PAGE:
The topics and devices of such an opening scene served the author’s aesthetic and ideological purposes well: the troubles and catastrophes that attend Cabrera’s birth in December 1806 – Ayguals evokes the flooding of Tortosa in previous years, but no such event seems to have occurred in 1806 – are a sign of what his life and deeds will mean to his contemporaries. Within the narrative structure of the novel, this scene acts as a sort of overture, but in the act of reading, it seems to serve the same purpose as the dimming of lights at the theatre as the curtain goes up and the spectators enter the dark realm of fiction.

Gothic imagery in the rest of the novel seems restricted to the description of the clergy and the religious institutions that supported the Carlist movement. Ayguals identifies the binary opposition of Liberals and Carlists with the binary opposition of Progress and Fanaticism, which soon becomes one of the driving forces of his novel (the other being melodrama). Despite this narrative turn, reading El Tigre del Maestrazgo we get the impression that the engravers who illustrated it were keen to return to Gothic imagery whenever the occasion arose, as the following image (from vol. I, p. 146) shows:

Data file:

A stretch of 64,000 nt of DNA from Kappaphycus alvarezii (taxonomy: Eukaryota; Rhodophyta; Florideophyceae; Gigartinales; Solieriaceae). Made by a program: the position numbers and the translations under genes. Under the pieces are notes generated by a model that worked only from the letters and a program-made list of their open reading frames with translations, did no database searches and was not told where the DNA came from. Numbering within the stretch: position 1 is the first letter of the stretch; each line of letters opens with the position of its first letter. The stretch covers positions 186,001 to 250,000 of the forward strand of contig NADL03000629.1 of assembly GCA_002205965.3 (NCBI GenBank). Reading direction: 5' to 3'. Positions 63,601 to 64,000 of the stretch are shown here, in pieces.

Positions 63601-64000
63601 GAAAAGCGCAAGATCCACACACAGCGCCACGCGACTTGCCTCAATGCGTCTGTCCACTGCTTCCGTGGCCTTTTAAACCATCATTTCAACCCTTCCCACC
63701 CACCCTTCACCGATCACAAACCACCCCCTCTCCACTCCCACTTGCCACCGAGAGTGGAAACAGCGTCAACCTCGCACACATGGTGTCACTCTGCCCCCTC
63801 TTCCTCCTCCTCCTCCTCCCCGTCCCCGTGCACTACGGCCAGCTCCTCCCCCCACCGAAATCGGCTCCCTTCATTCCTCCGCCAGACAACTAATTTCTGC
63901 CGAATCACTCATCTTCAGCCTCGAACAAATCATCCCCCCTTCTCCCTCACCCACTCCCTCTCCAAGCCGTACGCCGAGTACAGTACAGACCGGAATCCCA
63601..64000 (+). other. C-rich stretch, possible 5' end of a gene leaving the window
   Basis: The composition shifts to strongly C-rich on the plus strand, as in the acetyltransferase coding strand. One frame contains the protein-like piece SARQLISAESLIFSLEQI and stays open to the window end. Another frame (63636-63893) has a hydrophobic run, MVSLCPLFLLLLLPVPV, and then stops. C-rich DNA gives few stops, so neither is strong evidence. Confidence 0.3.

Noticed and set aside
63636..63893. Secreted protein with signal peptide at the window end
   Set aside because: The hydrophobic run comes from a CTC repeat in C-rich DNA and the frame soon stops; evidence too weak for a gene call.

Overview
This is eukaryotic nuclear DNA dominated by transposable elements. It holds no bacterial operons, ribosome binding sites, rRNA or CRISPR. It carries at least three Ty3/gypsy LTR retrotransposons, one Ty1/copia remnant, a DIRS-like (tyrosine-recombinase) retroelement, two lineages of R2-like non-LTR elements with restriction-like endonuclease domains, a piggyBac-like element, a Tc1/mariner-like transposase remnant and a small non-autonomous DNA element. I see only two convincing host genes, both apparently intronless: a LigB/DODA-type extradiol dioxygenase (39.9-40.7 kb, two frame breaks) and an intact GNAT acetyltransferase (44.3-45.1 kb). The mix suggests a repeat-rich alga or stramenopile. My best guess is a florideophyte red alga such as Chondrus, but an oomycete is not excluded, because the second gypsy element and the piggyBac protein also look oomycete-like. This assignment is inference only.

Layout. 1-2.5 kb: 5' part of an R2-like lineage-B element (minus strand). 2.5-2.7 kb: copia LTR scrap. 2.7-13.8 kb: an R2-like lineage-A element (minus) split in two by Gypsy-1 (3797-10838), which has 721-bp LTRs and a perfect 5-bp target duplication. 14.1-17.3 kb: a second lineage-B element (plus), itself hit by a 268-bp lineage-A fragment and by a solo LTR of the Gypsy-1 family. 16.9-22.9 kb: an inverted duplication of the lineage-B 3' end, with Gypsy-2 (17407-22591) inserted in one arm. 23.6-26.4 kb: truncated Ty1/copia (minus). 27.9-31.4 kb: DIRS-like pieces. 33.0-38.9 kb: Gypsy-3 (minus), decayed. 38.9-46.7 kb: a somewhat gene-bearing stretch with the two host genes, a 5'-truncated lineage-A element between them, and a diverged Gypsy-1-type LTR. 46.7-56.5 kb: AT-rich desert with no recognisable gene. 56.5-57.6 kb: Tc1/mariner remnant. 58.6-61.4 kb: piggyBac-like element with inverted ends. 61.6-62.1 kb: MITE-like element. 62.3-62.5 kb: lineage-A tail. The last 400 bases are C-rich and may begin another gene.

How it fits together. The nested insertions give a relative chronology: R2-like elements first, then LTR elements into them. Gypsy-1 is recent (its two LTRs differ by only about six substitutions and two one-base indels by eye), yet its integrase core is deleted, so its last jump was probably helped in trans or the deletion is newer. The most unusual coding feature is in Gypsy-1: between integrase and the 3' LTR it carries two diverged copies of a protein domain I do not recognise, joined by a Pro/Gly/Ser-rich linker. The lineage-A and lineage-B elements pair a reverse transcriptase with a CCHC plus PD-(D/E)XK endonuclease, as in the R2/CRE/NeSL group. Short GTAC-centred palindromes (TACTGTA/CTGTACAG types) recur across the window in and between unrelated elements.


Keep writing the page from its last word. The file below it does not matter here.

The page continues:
Illustration of a priest being assailed by winged skeletons and ghosts
Although the face does not really resemble other portraits of his that we find throughout the novel, this is supposed to be Cabrera, on the scaffold, about to be executed, and haunted by the ghosts of the people he had murdered. The description of this nightmare takes barely three lines in the text, yet the image it suggested was too fascinating to let it go.

Santiago Díaz Lage, Universidade de Santiago de Compostela/Université Paul Valéry – Montpellier 3


Thank you for the wonderful post. Ayguals was also an interesting abolitionist writer at mid-century. One note: it has recently been argued that Blanco White was not the author of Vargas. Rather, the author was the Briton Alexander Dallas. See Fernando Durán López' article on "Limpiando un borrón en la bibliografíá de José María Blanco White," Cuadernos de Ilustración y Romanticismo, no. 19 (2013).